From conception, babies in the ancient world were in mortal danger. Abortion was widespread, complications from the procedure being one of the most common causes of female death. It was not fashionable for aristocratic women to want children and it was common for poor women to terminate their pregnancies for economic reasons. Legislation began to criminalize certain aspects of abortion from the second century onward but, according to Bakke, it was never out of concern for the intrinsic worth of the baby, only for respect of the rights of the father. All of the evidence shows that abortion was never seen as anything worse than a bad example because it was a hindrance to perpetuating the family name.
Despite the prevalence of abortion, however, more babies were probably killed after delivery than before. Of course, infant mortality was high due to premodern medical conditions. But many babies were killed by their own families. Bakke explains that before their “social birth,” a ritual known as the dies lustricus (day of purification) in ancient Rome, which occurred on the eighth day for boys and the ninth day for girls, newborns had no legal rights and could be exposed for any reason. Exposure entailed placing the baby out in the cold with no protection or food and simply leaving him or her for dead. Fathers had the legal right to expose their babies and doing so was “socially accepted and widespread from the time of Alexander the Great onward.” Bakke quotes scholar William V. Harris, who states that “an array of texts makes it obvious that exposure of infants was widely practiced in the high Roman Empire.”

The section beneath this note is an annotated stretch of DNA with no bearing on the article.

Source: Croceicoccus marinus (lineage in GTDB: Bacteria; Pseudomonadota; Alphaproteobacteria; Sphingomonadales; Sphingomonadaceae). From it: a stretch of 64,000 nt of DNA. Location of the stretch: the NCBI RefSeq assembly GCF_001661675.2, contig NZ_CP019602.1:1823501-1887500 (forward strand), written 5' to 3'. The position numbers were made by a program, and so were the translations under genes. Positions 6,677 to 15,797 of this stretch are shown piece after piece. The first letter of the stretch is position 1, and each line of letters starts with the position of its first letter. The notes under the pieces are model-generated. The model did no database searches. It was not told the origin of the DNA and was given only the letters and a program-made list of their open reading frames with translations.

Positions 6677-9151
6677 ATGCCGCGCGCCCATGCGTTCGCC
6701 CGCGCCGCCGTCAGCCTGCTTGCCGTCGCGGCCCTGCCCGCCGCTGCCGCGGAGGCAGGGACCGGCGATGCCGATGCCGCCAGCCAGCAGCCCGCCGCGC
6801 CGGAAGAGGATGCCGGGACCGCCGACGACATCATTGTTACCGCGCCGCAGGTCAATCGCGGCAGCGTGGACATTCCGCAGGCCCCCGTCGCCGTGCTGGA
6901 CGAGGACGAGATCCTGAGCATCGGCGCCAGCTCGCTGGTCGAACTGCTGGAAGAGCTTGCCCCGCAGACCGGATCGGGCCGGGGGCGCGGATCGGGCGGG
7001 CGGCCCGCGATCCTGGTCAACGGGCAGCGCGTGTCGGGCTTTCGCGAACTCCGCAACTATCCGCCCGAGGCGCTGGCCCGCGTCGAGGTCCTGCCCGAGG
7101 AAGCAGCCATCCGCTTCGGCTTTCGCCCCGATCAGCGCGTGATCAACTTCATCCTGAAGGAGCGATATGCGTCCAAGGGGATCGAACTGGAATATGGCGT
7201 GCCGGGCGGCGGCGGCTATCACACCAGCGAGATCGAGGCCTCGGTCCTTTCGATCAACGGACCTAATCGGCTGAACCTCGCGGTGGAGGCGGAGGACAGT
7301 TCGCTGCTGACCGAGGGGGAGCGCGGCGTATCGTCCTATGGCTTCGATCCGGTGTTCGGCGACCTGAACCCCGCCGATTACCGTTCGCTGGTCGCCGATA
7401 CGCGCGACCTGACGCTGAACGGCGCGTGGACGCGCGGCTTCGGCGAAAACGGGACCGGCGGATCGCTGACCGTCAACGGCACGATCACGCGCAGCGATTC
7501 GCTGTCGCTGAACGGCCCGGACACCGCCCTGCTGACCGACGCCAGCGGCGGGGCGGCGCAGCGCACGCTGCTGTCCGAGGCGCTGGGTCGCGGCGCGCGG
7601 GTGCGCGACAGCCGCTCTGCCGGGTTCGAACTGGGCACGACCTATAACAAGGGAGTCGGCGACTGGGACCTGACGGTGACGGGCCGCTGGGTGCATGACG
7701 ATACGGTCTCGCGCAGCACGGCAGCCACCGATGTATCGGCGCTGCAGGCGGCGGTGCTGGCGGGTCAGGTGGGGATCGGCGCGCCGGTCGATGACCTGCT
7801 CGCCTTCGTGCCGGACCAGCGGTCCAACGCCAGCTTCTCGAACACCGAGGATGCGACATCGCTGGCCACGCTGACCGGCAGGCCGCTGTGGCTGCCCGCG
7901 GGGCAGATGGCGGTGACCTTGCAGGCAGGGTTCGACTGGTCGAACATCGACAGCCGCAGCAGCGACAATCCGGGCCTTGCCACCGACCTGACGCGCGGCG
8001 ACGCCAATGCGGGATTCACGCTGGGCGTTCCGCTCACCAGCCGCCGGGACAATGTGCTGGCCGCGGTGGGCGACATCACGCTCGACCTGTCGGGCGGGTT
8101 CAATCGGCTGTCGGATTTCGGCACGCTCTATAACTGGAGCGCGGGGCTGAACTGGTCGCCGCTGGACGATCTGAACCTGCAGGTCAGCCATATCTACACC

Exposure was practiced by all classes for all manner of reasons. Of course, girls were more at risk than boys, being seen as inherently inferior. Scholars have reconstructed six hundred families from the inscriptions in ancient Delphi and only six of these families had more than one daughter. Babies that exhibited any noticeable deformities or appeared weak in any way were also likely to be exposed or killed outright. According to Seneca the Younger, such children were commonly drowned in the first century. Bakke explains that “the physician Soranus [writing in the second century] gives a long list of the criteria (some of them rather strict) a child must satisfy in order to be considered healthy enough to be allowed to grow up.” In what appears to be evidence of infanticide, Bakke cites the findings of archaeologist Lawrence E. Stager, who helped excavate a sewer in the Mediterranean city of Ashkelon that had been clogged with refuse in the sixth century and found the bones of nearly one hundred babies.
These abominable practices were not carried out shamefully in secret but done under the instruction of some of the most respected thinkers of the classical period. As difficult as it may be for the modern reader, whose values have been subconsciously shaped by Christianity, there was no societal condemnation for citizens of Greece or Rome to murder their young children. In many instances, they were encouraged to do so. The philosopher Plutarch, born in 45 AD, believed that a child who had not lost his umbilical cord is “more like a plant than a human being.” The ones showing defects were simply discarded. Cicero contended that it was inappropriate to grieve over dead babies and referred to his dead grandchild as a “thing.”